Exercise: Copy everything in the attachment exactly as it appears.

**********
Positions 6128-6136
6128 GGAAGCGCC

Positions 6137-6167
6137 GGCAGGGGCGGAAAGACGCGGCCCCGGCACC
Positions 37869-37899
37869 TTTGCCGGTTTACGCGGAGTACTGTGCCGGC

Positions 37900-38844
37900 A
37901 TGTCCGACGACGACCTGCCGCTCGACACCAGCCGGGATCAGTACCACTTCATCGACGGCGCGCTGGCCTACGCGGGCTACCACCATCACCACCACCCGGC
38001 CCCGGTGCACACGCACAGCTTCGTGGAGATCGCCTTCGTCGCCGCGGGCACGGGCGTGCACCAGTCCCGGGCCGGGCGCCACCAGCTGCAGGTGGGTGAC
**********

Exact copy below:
Positions 6128-6136
6128 GGAAGCGCC

Positions 6137-6167
6137 GGCAGGGGCGGAAAGACGCGGCCCCGGCACC
Positions 37869-37899
37869 TTTGCCGGTTTACGCGGAGTACTGTGCCGGC

Positions 37900-38844
37900 A
37901 TGTCCGACGACGACCTGCCGCTCGACACCAGCCGGGATCAGTACCACTTCATCGACGGCGCGCTGGCCTACGCGGGCTACCACCATCACCACCACCCGGC
38001 CCCGGTGCACACGCACAGCTTCGTGGAGATCGCCTTCGTCGCCGCGGGCACGGGCGTGCACCAGTCCCGGGCCGGGCGCCACCAGCTGCAGGTGGGTGAC